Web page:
Out-Law News 1 min. read

Global companies lacking GDPR oversight of sub-contractors

The majority of global companies admit that they do not have appropriate oversight of third parties and sub-contractors despite the imminent implementation of new data protection regulations.

A new survey by consulting firm Deloitte revealed that 57% of global organisations admitted they did not have appropriate visibility of subcontractors engaged by their third parties, a further 21% are unsure of oversight practices, and just 2% routinely review the risk subcontractors pose to their organisation.

The report was released a month ahead of the implementation across Europe of the EU’s General Data Protection Regulation (GDPR), which will govern how organisations use and retain data in a bid to strengthen individuals’ data privacy.

The Deloitte Extended Enterprise Risk Management (EERM) survey of around 1,000 companies found that 10% only monitored sub-contractors they identified as critical to their businesses. The vast majority relied on third parties to carry out this monitoring, had an unstructured approach or did not know their organisation’s policies.

The GDPR requires companies to ensure that their contractors and sub-contractors also comply with the regulation. Such sub-contractors could include data controllers or processors, which need to demonstrate robust data security and have to report any data breaches within 72 hours.

Deloitte EERM partner Kristian Park said: “With GDPR coming into force across Europe next month, organisations will already be looking with renewed focus at their third-party structures. There is no one-size-fits-all, and the appropriateness of contractor monitoring for GDPR is defined by the nature of dependency from the perspective of data. The frequency and rigour of monitoring is expected to intensify, the greater the reliance in terms of confidential data.”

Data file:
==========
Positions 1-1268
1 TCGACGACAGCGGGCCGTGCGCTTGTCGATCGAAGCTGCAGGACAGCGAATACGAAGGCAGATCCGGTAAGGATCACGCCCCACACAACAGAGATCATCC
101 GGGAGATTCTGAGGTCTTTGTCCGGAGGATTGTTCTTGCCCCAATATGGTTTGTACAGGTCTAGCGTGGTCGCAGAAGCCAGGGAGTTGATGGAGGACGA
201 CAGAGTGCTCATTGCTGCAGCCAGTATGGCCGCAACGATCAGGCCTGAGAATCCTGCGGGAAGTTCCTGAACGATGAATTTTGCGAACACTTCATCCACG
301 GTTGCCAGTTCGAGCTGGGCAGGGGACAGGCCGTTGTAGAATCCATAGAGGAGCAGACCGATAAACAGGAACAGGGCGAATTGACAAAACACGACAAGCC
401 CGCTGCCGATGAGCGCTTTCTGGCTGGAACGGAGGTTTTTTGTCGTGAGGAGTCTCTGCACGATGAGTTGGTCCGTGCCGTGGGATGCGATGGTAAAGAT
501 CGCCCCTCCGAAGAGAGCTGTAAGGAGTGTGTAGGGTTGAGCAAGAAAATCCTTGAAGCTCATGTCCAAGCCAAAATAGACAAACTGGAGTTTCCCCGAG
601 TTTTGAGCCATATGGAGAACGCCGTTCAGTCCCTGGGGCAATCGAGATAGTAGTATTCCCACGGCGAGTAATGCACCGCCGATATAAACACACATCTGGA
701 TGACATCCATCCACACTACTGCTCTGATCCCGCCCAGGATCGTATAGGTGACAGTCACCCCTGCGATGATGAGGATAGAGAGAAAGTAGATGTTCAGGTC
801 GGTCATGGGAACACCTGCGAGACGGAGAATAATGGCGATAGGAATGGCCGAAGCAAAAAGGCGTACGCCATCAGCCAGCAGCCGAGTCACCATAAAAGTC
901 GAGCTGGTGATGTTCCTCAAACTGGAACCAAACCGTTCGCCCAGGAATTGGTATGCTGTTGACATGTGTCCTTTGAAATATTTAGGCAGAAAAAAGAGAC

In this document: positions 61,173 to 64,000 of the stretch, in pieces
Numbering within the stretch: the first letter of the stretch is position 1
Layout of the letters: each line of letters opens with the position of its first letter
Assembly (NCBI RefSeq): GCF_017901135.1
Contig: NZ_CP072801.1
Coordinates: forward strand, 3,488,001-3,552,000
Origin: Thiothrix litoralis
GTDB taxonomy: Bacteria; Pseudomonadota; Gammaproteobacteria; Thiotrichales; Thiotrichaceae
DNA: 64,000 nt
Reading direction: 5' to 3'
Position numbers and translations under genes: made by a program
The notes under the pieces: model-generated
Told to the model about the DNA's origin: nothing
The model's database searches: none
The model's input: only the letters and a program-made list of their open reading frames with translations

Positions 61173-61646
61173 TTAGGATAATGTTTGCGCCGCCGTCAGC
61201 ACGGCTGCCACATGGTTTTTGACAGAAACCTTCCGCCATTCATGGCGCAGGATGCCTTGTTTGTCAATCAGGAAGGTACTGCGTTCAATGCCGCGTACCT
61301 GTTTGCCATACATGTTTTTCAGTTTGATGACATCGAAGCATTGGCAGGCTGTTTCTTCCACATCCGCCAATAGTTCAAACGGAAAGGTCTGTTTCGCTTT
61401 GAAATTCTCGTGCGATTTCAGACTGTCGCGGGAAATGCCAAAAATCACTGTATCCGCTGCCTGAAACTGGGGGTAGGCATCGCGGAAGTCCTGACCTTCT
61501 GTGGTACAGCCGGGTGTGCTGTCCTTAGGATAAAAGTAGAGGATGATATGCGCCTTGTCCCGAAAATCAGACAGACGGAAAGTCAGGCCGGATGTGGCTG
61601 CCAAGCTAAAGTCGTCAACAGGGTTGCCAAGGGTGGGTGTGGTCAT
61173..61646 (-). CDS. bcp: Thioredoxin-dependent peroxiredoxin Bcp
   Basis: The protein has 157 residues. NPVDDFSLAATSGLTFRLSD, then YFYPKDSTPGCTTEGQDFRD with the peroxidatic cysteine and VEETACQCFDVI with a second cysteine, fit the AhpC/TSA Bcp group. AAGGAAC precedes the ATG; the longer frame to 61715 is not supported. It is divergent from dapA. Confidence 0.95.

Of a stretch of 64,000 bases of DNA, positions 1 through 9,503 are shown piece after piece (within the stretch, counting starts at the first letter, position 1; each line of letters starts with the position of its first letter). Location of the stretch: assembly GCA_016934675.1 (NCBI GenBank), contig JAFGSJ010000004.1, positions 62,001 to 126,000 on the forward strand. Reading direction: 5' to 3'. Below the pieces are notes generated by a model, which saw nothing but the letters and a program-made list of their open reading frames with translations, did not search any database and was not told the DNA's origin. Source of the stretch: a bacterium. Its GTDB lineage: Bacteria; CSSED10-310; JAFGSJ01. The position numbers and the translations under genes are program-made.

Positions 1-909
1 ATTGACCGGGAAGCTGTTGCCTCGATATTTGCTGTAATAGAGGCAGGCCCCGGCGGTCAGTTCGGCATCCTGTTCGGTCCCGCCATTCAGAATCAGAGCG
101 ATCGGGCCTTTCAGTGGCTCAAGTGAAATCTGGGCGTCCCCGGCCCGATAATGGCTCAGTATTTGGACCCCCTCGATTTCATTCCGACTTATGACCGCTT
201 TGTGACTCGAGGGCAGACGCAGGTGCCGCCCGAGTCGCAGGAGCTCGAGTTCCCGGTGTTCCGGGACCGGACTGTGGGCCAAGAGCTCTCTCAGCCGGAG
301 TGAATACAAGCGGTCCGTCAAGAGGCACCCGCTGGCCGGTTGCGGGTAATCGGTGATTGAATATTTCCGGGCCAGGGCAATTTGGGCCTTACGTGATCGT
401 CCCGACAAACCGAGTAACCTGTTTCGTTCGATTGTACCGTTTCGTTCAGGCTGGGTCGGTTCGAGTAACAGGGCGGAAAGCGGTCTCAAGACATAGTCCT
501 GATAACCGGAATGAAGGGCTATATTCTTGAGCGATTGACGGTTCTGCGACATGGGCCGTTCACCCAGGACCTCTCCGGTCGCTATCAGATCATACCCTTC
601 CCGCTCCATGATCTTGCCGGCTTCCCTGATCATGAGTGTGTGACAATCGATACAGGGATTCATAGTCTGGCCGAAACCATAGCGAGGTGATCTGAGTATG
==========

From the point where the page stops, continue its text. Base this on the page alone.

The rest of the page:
The report also showed that despite their lack of oversight of contractor relationships, many companies have a heavy reliance on third parties. Over half of respondents to the survey said they had ‘some’ or ‘significant’ increase in dependency on contractors. Changing regulation, including GDPR, and heightened levels of regulatory scrutiny were the two greatest contributory factors to increasing the risk inherent in this.

There have been several examples of companies caught up in data breaches due to third parties. In November last year Uber disclosed a massive data breach caused by hackers accessing customer data stored on a third-party cloud computing platform.

Last year guidance published by the EU warned that businesses would be considered to be aware of data breaches when their data processors noticed the breach. The UK Information Commissioner’s Office said companies should review third party contracts ahead of the GDPR implementation.

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